Atlantic white-cedars in Brendan Byrne SF, NJ

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#1)  Atlantic white-cedars in Brendan Byrne SF, NJ

Postby DougBidlack » Thu Mar 02, 2017 6:37 pm

NTS,

back in late February of 2013 my wife and I had the opportunity to revisit a nice stand of Atlantic white-cedars in Brendan Byrne State Forest, New Jersey.  When I lived in New Jersey in the late 90's I collected black flies and caddisflies from this site.  At that time I think it was called Lebanon State Forest.  The nice stand of Atlantic white-cedars are located in a 735 acre Cedar Swamp Natural Area within the 34,725 acre state forest.  Shinns Branch flows through the forest from east to west and the stream (Shinns Branch) is bisected by Norlemon Rd.

Before entering the forest we saw this fat Atlantic white-cedar along the road.  I didn't immediately write down the girth but it was between 7 and 7.1 feet.  Below is a picture.
               
                       
NJ Cedars 4.jpg
                                       
               

We entered the forest to the east of the road and north of the stream.  Here are four pictures of the forest.
               
                       
NJ Cedars 1.jpg
                                       
               

               
                       
NJ Cedars 2.jpg
                                       
               

               
                       
NJ Cedars 3.jpg
                                       
               

               
                       
NJ Cedars 5.jpg
                                       
               


We then began walking in a northeasterly direction away from the stream and towards the edge of the cedars in an effort to find larger trees.  The largest trees always seem to be either at the edge of the Atlantic white-cedar wetlands or near flowing water.  Here are two pictures of Ellen as we were moving toward the edge of the wetland.
               
                       
NJ Cedars 6.jpg
                                       
               

               
                       
NJ Cedars 7.jpg
                                       
               


When we reached the edge of the wetland it was naturally drier and we soon found some bigger cedars.  The first that we measured was 7.15' x 74.0'.  Here are two pictures of Ellen next to this beautiful tree.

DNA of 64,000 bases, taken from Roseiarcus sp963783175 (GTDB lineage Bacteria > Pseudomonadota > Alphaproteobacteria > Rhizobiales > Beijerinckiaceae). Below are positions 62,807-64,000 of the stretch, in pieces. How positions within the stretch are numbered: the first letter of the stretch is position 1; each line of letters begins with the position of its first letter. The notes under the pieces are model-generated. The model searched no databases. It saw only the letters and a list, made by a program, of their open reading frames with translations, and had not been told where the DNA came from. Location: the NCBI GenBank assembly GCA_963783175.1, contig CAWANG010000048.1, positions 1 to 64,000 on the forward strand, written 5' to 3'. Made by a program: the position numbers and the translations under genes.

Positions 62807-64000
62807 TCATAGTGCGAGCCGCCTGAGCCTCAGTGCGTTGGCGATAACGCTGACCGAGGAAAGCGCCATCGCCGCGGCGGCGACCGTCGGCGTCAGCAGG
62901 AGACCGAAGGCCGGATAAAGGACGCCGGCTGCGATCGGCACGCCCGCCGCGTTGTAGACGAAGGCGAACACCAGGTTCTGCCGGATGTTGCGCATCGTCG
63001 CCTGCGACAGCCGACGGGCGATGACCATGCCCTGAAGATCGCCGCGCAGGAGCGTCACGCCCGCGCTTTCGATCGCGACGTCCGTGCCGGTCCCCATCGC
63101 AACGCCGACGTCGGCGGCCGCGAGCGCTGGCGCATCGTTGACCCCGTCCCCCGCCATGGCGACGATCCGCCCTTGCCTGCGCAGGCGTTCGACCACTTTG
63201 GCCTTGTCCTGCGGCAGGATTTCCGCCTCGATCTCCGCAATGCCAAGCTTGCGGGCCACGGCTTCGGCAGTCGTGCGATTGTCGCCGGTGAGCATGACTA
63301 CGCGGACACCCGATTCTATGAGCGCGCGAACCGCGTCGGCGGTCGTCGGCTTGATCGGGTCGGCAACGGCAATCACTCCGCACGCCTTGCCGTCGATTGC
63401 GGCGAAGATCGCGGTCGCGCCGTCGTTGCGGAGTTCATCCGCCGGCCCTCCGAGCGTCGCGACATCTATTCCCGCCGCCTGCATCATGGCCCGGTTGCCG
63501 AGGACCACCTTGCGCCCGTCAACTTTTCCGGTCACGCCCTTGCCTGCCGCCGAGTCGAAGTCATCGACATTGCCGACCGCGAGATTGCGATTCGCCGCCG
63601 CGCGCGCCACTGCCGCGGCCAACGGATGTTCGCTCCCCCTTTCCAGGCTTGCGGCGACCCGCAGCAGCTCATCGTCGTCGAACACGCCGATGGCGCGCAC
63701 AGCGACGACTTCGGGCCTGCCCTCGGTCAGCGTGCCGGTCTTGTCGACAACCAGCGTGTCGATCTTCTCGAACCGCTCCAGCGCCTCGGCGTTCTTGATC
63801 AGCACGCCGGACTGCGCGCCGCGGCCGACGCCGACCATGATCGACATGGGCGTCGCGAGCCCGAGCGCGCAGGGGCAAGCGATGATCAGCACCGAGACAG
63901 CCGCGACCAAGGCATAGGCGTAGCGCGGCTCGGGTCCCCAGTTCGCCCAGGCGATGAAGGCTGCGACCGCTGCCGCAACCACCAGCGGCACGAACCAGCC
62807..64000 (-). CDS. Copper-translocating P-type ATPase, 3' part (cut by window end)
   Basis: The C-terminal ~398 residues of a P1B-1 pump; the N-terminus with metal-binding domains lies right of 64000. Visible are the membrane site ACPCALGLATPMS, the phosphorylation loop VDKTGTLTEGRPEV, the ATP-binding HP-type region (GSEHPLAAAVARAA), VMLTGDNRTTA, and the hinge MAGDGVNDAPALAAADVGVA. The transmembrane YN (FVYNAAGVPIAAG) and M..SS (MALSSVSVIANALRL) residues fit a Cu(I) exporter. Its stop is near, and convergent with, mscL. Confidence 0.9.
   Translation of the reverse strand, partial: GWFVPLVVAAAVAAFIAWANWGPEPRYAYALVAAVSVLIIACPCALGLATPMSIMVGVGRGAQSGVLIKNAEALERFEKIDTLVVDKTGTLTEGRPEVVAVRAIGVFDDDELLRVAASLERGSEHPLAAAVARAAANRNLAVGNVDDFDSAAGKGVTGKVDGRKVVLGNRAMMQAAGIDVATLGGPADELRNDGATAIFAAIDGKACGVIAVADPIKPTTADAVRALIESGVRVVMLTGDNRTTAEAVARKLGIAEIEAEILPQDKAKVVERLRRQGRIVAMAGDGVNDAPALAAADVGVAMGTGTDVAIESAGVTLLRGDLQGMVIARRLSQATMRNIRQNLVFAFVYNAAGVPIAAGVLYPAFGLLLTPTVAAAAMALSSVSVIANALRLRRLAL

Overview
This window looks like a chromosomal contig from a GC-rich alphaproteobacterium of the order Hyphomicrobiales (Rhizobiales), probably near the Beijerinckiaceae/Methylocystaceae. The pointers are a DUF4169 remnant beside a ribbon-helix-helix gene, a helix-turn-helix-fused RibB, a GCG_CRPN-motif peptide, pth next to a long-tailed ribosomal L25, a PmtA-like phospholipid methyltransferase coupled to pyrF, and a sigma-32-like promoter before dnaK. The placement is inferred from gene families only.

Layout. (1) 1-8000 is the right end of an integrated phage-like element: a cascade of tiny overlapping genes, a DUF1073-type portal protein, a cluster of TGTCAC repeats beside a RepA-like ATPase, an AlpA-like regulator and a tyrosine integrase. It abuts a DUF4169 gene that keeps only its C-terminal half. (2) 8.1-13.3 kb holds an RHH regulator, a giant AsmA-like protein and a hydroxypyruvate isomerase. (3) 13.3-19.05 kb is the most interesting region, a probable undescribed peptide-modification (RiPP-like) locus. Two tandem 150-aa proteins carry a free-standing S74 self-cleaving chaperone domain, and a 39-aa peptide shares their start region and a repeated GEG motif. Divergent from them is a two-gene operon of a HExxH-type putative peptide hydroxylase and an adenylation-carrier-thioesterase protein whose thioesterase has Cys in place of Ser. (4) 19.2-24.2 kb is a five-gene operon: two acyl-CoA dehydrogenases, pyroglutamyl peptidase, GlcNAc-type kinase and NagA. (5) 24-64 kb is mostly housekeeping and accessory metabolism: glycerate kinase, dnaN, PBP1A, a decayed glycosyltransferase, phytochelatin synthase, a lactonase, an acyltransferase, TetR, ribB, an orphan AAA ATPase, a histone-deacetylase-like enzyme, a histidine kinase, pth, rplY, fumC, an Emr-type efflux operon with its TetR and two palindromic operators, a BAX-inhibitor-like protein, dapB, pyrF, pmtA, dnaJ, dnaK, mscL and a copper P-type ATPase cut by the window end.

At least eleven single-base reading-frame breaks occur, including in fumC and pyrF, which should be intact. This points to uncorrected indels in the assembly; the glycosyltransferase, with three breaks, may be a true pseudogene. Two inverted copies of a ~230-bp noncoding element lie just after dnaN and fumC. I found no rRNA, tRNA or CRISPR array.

NJ Cedars 8.jpg
                                       
               

               
                       
NJ Cedars 9.jpg
                                       
               


Nearby were two trees that measured 6.85' in girth and 6.60' in girth.  I didn't measure the height because they were not as tall as the other tree.  Here are two pictures of Ellen with the 6.85' tree in the foreground and the 6.60' tree in the background.
               
                       
NJ Cedars 10.jpg
                                       
               

               
                       
NJ Cedars 11.jpg
                                       
               


We then continued along the edge of the swamp in a more or less easterly direction until we saw no more good cedars and we turned back.  There were several sweetbay magnolias of decent size in this area.  Here is a picture.
               
                       
NJ Cedars 12.jpg
                                       
               


When we got back to the road we decided to enter the forest on the west side of the road and north of the stream.  We quickly came to a small blowdown and I measured the tallest tree at the edge of it.  The cedar was 83.3' tall and at that time it was the tallest Atlantic white-cedar I had ever measured.  I did not measure the girth.  Below is a picture.
               
                       
NJ Cedars 13.jpg
                                       
               


The Atlantic white-cedar wetland was less extensive on this side and we soon came to the end of it so we crossed the small stream to the south side and walked back to the road.  But before walking back to the road we got to measure another very nice tree.  This one was 7.21' x 65.5' and below are two pictures of Ellen next to this tree.
               
                       
NJ Cedars 14.jpg
                                       
               

               
                       
NJ Cedars 15.jpg
                                       
               


We saw no more trees worth measuring on the way back to the road.  Here is a picture of Shinns Branch looking downstream towards the west.
               
                       
NJ Cedars 16.jpg
                                       
               


Here is a picture of Ellen along Norlemon Road.  The first fat cedar (7' to 7.1' in girth) that we measured can be seen in the background.
               
                       
NJ Cedars 17.jpg
                                       
               


As we walked back towards the car in a northerly direction I kept looking to the west for potential trees to measure.  I found a good area and we went in.  Below is a picture of a handsome tree in this magical little forest.  I didn't measure it because the girth and height appeared less than what we had already seen.
               
                       
NJ Cedars 18.jpg